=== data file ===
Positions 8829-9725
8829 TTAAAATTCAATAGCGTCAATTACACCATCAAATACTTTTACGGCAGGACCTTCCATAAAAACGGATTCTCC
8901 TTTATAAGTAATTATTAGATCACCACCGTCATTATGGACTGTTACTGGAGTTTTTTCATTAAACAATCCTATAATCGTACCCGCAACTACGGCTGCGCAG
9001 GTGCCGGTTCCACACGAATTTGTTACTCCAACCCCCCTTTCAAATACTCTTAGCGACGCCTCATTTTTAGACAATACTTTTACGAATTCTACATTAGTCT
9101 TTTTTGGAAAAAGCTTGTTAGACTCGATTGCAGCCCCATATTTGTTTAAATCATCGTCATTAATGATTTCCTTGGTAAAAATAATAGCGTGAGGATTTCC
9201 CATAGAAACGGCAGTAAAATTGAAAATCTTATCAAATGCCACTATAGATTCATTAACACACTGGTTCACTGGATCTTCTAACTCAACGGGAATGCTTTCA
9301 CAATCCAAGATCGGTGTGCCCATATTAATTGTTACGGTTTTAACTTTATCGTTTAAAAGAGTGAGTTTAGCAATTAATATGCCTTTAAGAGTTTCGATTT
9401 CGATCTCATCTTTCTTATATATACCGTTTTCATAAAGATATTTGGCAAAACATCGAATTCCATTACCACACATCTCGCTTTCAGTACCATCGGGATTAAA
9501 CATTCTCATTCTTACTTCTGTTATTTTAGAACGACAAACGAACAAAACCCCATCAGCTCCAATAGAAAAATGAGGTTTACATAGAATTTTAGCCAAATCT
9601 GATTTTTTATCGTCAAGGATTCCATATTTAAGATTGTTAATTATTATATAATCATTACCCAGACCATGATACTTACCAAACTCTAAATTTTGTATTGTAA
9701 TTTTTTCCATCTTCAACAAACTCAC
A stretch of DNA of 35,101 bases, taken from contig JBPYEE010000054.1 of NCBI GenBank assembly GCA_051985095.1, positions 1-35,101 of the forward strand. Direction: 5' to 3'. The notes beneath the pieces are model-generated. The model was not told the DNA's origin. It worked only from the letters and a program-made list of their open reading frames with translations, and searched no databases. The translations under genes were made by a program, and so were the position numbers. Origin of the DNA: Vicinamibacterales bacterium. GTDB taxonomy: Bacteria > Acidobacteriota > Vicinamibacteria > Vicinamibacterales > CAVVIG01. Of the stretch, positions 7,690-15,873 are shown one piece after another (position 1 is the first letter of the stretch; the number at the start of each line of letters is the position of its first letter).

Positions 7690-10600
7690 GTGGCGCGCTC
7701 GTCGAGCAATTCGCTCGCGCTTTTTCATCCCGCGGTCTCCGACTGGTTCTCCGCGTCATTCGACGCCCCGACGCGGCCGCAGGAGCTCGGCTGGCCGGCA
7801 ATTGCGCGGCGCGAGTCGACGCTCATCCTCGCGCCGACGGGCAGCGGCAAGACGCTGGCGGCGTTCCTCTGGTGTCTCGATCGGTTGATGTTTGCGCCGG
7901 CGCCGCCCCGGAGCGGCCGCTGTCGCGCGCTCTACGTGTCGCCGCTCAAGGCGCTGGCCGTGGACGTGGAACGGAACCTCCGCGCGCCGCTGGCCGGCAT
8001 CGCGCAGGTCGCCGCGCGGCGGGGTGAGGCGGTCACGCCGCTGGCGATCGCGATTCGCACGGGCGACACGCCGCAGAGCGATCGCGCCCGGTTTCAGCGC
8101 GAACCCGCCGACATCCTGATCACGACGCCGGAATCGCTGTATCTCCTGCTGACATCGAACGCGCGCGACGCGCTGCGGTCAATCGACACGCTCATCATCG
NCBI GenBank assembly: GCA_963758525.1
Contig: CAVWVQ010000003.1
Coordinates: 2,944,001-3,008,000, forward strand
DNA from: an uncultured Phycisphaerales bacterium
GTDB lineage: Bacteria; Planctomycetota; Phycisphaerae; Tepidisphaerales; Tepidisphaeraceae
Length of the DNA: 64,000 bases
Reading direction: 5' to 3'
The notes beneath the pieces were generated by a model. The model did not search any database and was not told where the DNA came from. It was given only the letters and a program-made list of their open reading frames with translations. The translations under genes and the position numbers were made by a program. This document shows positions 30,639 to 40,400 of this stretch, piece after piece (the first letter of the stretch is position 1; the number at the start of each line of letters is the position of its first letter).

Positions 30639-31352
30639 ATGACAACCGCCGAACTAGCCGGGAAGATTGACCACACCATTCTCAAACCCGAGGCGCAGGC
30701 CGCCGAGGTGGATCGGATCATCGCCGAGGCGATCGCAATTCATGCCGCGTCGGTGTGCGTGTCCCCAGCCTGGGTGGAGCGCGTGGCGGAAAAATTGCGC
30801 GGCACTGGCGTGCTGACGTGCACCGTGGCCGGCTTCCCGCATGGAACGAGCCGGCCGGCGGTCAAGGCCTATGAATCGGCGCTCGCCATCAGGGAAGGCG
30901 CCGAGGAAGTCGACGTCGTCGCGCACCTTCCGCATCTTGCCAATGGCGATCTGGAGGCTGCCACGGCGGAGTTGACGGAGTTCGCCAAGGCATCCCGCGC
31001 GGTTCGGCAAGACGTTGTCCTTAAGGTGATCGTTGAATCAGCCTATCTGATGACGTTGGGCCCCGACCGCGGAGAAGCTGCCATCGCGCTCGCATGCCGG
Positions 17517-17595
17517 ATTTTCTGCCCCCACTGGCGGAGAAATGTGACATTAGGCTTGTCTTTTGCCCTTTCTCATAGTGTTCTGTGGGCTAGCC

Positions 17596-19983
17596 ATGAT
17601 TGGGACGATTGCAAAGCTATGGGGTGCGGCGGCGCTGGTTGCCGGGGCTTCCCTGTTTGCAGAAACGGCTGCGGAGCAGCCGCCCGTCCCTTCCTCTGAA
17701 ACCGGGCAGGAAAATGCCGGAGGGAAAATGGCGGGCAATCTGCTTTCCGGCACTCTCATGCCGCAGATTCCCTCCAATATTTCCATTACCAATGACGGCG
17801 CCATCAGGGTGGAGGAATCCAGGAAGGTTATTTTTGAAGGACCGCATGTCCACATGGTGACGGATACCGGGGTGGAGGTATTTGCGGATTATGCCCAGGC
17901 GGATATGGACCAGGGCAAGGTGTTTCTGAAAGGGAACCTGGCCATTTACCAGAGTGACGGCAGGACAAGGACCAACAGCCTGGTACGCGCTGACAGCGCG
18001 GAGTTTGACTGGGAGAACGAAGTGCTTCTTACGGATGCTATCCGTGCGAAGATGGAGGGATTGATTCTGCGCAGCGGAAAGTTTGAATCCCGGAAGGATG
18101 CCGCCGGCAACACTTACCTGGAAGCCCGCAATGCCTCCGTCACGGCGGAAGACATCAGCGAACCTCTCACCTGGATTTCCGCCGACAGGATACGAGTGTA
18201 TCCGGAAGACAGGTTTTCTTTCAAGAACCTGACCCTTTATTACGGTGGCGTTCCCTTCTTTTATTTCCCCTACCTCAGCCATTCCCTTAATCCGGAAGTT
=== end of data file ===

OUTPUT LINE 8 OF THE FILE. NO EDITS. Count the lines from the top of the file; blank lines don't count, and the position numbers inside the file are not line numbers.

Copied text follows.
9401 CGATCTCATCTTTCTTATATATACCGTTTTCATAAAGATATTTGGCAAAACATCGAATTCCATTACCACACATCTCGCTTTCAGTACCATCGGGATTAAA